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Understanding the Yoga-Sutras of Patanjali
Yoga as a Social Movement

By M. Govindan Satchidananda

For more than 100 years, Indian Yogis have been teaching in the West. Their influence has been profound, despite the fact that there has been little acknowledgement of this by historians, sociologists, politicians or the media. Where the influence has been noticed, for example, by the leaders of Western religious institutions, it has been usually in the form of alarm. Western religious institutions have felt threatened by the teachings of Yoga, fearing that they will lose influence, or out of ignorance, that there is something harmful or un-Christian about an Eastern spiritual practice.

This is really nothing new. Organized religions have always sought to maintain their power base and to increase their influence at the expense of their members. It is in the nature of any institution to put its own needs and position ahead of the needs of its members, for which it organized originally. Organized religious institutions are fear and guilt based enterprises, which maintain their power by first warning of the danger of hell, the devil, or damnation, and then offer an insurance policy against such imagined threats, usually a set of beliefs or rituals which are supposed to nullify the effects of one's bad behavior, termed "sin" in Western circles, or "karma," in eastern circles.

Those who follow seriously a spiritual path, however, find themselves on a mostly solitary route. While they may have fellow travellers or guides along the way, this usually occurs only for relatively short periods. When, historically, they have joined to form monasteries or communities, they may have been tolerated by the prevailing religious institutions around them for awhile, but not trusted. This can be seen, for example, in the case of the empty monasteries all over Italy today. Four hundred years ago, they were filled and vibrant with mystics. However, if you are a mystic, you do not need a priest, much less a pope, because you can communicate directly with the Lord, through the contemplative methods of your order. So, while tolerated for a time, such communities were not encouraged.

Mystics, which is the Christian term for Yogis, are not unaware of society's ills. Nor do they ignore them. Because of their expanded consciousness and opened heart chakras, they are even more sensitive than most. But how can they express themselves in contemporary society? Mystics are generally looked upon with much suspicion, and because of the practices and experiences, even with fear.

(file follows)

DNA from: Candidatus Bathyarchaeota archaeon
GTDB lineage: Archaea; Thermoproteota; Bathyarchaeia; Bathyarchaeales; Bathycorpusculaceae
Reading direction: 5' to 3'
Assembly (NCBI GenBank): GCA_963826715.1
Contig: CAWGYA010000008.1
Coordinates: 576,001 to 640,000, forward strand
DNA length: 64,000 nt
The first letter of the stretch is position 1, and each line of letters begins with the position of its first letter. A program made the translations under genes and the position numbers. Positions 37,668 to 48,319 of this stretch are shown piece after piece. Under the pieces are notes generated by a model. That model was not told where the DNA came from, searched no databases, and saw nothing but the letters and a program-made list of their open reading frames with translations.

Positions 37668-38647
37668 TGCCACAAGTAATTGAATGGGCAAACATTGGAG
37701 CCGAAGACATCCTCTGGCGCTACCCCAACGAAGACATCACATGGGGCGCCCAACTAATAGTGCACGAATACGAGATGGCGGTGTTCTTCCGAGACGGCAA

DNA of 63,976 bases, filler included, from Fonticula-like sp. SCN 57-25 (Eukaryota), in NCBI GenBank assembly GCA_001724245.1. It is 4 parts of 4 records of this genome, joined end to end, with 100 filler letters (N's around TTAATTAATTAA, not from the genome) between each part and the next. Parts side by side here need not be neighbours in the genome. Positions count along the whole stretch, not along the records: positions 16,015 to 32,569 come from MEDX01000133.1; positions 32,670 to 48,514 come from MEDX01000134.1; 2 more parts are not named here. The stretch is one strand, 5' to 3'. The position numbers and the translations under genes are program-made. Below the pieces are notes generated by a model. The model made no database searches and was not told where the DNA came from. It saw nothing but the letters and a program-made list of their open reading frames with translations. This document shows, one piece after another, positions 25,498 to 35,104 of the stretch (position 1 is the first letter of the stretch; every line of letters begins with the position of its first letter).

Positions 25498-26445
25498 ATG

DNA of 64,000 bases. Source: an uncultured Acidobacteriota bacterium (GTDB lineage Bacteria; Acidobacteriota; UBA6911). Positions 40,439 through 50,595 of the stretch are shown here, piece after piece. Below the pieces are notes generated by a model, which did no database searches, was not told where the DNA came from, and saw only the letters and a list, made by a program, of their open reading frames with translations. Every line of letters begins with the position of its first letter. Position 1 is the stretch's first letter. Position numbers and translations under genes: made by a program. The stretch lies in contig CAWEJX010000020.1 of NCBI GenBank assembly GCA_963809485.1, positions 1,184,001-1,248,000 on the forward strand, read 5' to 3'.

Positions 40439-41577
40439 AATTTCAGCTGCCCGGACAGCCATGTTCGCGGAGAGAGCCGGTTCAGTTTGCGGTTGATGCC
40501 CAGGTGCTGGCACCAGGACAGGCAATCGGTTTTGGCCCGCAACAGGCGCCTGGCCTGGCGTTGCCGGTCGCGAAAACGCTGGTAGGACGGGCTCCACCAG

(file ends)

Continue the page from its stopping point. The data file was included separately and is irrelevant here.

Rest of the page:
How then can the modern mystic, as solitary as he or she is, expect to have any influence on society? Must they organize to do so? Is Yoga an actual social movement, or only potentially so?

"No man is an island" said John Donne, the English poet, and this applies to the mystic or Yogi. In Classical Yoga, the first limb, the "yamas" or restraints, govern the Yogis social behavior: non-harming, non-stealing, non-lying, greedlessness and chastity. These are observed not to satisfy some moral principles, but because their observance is both a pre-requisite for and an expression of the enlightened state. By observing them, one comes to experience that there is no "other," but only One - the ultimate social state.

The determined observance of these restraints by a number of dedicated Yogis can and will have a profound impact upon society. And this does not even require that one become a political leader, as in the case of Mahatma Gandhi, who was a Kriya Yogi, and the father of the non-violence movement which gave birth to India's independence, the American Civil Rights movement, and the ending of apartheid in South Africa. In any social interchange, whether it is with family members, work colleagues, clients, supervisors, or strangers, there is an interchange of energy. That energy may be infused with love and compassion, which is profoundly yogic by definition, or infused with anger, greed, impatience, competition or antipathy. We feed one another with our love and compassion, helping one another to be who we truly are, conscious, universal beings, or we poison one another with our egoistic tendencies. On the contrary, the determined observance of their opposite, for example, by the extremists in the Israeli-Palestinian conflict, and in Northern Ireland, the Catholic-Protestant conflict, produces only unending sorrow. One can imagine that if the Palestinians had also adopted a non-violent approach to national liberation, they would have gotten their own nation thirty years ago.